Disney College Program offers job and internship opportunities

Leighann McGivern

Students interested in applying for the Disney College Program must attend one of two informational presentations Wednesday at 6 p.m. or Thursday at 2 p.m. in the Student Recreation and Wellness Center.

According to its website, the Disney College Program is a “one-of-a-kind, Disney-designed combination of education and work experience.” Students have the opportunity to live and work at either Walt Disney World Resort in Orlando, Fla., or Disneyland Resort in Anaheim, Calif.

Brittney Miliner, junior marketing major, said she decided to work at Walt Disney World Resort in Fall 2010 because she wanted an opportunity to network.

“I wanted to be in a magical place, and Disney’s pretty magical,” Miliner said. “That’s pretty much why I went because I’m obsessed with Disney and princesses.”

Brendan Shelby, lead representative of the Kent State Disney College Program, said students must apply to work at Disney like any other job. The application process consists of an online and phone interview.

“Once you complete that phone interview, in just a few short months, you should be hearing back from us and hopefully on your way to Florida or California,” Shelby said.

Shelby said the program is open to students of all majors, regardless of GPA or class standing. Students are compensated anywhere from $7.25 to $11.50 an hour, depending on where they choose to work and in which areas.

Disney College Program

– Housing fees are taken out of student wages.

– Buses transport students to parks and local stores.

– Students must provide their own transportation to the resorts.

– Students must purchase their own food.

– Programs run from five months to seven months.

“It is different location to location,” Shelby said. “You’ll get a larger starting base wage at Disneyland because the cost of living in California is so much higher than working in Florida.”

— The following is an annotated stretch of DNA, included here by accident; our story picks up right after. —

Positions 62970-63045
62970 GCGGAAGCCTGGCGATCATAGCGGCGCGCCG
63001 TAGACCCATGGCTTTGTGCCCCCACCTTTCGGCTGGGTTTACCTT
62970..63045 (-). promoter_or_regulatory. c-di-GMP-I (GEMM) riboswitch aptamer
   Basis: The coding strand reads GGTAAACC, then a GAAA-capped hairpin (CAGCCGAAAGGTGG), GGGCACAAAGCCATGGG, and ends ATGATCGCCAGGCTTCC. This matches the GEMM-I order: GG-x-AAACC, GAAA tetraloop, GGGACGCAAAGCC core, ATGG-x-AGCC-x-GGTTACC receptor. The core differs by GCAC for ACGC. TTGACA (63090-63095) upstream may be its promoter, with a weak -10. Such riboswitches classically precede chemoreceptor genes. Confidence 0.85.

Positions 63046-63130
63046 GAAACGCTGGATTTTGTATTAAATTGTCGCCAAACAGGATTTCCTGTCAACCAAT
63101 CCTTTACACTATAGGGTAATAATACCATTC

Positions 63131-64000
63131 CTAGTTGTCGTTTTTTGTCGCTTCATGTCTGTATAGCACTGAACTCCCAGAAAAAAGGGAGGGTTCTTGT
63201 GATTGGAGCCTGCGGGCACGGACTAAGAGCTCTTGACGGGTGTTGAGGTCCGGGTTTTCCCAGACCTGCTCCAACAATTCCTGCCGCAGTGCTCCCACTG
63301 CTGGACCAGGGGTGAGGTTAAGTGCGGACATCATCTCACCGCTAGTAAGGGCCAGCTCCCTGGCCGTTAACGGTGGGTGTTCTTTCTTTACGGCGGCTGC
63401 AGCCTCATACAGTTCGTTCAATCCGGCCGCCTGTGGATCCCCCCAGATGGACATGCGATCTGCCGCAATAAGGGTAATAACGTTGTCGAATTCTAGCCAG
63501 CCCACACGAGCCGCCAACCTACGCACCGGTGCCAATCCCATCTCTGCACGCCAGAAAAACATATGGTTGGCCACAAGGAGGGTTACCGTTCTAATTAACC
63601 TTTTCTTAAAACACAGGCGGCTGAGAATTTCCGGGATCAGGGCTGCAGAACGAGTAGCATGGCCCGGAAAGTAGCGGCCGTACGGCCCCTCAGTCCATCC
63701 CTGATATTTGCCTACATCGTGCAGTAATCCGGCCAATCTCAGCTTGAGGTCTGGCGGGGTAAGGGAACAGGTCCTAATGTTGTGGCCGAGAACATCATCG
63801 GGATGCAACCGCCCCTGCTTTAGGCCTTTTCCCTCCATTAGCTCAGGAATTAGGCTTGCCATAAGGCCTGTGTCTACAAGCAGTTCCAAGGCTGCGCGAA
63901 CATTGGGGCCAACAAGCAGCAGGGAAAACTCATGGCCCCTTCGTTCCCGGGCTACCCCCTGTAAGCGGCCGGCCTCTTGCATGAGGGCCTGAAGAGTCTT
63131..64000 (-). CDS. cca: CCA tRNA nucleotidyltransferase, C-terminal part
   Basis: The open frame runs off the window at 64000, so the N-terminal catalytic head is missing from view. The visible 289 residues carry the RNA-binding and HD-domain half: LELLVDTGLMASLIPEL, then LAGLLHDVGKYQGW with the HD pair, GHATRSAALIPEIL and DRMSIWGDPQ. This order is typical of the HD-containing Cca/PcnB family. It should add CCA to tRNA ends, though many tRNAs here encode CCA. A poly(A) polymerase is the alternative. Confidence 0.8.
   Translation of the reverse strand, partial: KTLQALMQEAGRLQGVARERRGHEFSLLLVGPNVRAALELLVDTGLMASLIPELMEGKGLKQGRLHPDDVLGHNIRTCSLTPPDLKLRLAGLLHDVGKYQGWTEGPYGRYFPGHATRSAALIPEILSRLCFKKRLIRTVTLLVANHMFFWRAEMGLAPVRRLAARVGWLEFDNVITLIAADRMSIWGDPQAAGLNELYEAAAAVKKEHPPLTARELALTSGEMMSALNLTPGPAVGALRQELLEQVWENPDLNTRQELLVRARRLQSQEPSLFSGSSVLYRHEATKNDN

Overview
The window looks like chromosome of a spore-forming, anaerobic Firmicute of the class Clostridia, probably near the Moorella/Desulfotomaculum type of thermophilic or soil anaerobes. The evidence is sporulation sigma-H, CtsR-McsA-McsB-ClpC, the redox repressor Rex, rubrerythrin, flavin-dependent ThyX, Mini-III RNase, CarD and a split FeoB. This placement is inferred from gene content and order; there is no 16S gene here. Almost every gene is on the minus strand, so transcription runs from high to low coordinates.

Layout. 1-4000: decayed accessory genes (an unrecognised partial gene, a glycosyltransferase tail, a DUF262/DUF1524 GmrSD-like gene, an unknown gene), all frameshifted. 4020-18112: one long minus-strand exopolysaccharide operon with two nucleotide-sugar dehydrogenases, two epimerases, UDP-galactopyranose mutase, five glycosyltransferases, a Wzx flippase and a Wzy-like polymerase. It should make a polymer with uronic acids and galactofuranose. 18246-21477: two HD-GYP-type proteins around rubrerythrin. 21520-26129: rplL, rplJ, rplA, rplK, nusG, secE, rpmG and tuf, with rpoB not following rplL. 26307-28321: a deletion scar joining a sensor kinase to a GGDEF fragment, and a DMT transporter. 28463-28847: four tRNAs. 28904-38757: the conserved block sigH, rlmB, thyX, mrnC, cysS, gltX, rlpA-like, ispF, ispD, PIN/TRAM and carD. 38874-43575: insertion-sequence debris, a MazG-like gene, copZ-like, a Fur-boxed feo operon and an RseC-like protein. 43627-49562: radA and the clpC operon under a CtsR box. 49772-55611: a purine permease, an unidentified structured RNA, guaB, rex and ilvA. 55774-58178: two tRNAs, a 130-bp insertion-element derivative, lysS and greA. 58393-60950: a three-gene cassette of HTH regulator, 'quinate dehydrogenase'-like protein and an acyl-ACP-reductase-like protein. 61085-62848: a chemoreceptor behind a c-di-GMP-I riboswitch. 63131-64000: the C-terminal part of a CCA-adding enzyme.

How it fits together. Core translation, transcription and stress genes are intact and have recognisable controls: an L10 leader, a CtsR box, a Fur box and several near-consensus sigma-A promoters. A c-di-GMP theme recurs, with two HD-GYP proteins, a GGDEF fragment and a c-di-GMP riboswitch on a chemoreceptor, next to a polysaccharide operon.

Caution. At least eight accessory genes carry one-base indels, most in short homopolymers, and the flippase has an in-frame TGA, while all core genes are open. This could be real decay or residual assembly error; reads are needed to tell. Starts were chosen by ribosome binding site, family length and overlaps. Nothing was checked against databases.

The Disney College Program offers a variety jobs including positions in entertainment, recreation, hospitality, food services, attractions and transportation.

Miliner said she chose to work in entertainment when she interned with the program, although it didn’t directly relate to her major.

“I was able to say that, being in entertainment, I was part of the reason that people came to Disney World, so I was kind of like a marketing prop,” Miliner said. “That’s how I reasoned it.”

Shelby said students can earn internship credit depending on their individual college’s requirements. Disney offers classes that can be transferred back to Kent State for credit, or students can enroll in online classes, which Miliner chose to do.

“You worked a lot down there, sometimes like 50 plus hours a week plus the 15 credit hours I was taking,” Miliner said. “I really had to discipline myself to get the work done.”

Miliner said some of the extra perks of the program include free admission to all of the parks and discounts on food and souvenir items, but her favorite part was interacting with children.

“Some parents, after they see you, they’re like, ‘You really made their day. They’re going to remember this the rest of their life,’” Miliner said. “Hearing that kind of stuff — you have an impact.”

Contact Leighann McGivern at [email protected]